Visitors to the museum last Wednesday were in for a treat. In addition to viewing the museum’s usual exhibitions, they were also given the unique opportunity to see 12 new exhibits and meet their creators. Nineteen finalists from the Kenneth E. Behring National History Day Contest displayed and discussed their projects with visitors. I was truly blown away by these middle and high school students. They spoke confidently and professionally about their research and exhibits. Their months of hard work and dedication showed in their projects.
Students put a great deal of thought into the presentation of their research. An old-fashioned radio and fireplace created an atmosphere at the “FDR and the New Deal” exhibit. The students who created the “Alice Paul: ‘Jailed for Freedom’” exhibit made strategic choices about the tone of their project. “We wanted to show that Alice Paul was an ordinary woman and we kept it grayscale to convey what it was like in jail,” said Srishti Srivastava.
For many of the finalists, their research discoveries opened dialogue and created connections with people involved in their topic, propelling history out of the past and proving its relevance in the present. For her project "Justice Sandra Day O'Connor: Solidifying the Supreme Court," Jennifer Silver received a response from the Justice herself and a copy of the letter was included in the exhibit. Jacob Deitz, one of the creators of the “Abe Saperstein” exhibit said: “I never imagined that anything would happen because of National History Day, but the local newspaper wrote about us and the Harlem Globetrotters came to our school,” Jacob Deitz said.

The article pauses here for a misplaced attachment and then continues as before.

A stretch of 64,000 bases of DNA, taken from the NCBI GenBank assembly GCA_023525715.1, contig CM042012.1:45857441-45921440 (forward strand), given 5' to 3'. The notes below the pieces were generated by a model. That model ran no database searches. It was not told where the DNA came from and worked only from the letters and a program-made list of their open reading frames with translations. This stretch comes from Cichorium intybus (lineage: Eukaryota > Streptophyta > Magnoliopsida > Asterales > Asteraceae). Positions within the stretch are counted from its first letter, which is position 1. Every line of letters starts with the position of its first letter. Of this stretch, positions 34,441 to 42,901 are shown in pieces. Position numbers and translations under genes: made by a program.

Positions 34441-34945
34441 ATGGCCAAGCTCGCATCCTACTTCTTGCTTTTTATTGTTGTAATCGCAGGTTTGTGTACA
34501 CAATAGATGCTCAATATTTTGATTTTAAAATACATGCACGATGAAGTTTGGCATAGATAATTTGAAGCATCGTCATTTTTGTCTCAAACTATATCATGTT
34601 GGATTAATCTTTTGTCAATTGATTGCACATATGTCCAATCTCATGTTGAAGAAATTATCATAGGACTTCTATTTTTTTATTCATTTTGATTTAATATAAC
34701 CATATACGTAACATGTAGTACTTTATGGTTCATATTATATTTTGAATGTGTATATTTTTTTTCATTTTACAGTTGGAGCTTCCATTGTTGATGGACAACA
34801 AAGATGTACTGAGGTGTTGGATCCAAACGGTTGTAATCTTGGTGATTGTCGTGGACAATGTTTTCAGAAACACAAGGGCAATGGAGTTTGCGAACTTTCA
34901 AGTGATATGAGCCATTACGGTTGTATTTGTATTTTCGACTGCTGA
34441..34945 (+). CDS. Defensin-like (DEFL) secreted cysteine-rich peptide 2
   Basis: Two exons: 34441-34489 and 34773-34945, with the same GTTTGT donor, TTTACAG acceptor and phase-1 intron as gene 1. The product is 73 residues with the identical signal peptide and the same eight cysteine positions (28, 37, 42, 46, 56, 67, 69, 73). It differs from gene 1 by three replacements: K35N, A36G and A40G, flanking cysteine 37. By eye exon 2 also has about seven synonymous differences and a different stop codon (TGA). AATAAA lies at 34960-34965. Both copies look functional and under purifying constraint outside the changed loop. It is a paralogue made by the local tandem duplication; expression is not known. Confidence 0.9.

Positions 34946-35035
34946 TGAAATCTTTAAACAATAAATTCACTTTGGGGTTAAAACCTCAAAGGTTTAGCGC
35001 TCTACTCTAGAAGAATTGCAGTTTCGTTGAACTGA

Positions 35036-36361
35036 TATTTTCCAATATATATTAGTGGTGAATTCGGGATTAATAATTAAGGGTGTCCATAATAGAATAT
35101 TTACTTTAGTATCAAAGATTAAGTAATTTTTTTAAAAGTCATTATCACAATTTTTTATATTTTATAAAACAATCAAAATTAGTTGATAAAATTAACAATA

Marissa Lords and Tyler Stephens, the creators of the “Fighting For Victory One Stamp at a Time: Buster Hill” exhibit, found the inspiration for their project in WWII memorabilia. “We found a pledge signed by Buster Hill, a young student, that said he would support the war effort in anyway he could,” said Marissa. They continued their research using a 1943 “School at War” scrapbook that described the war efforts of an elementary school class in Connecticut. “We published the names from the scrapbook and immediately we got a flurry of phone calls from people who had written in the scrapbook years ago,” said Marissa. “The stories of these children have taught me that everyone really does make a difference,” she said. “Even I have been able to make a difference by giving this history back to people who didn’t know what they were able to accomplish.”
Allison Scharfstein is an intern in the Office of Public Programs at the National Museum of American History.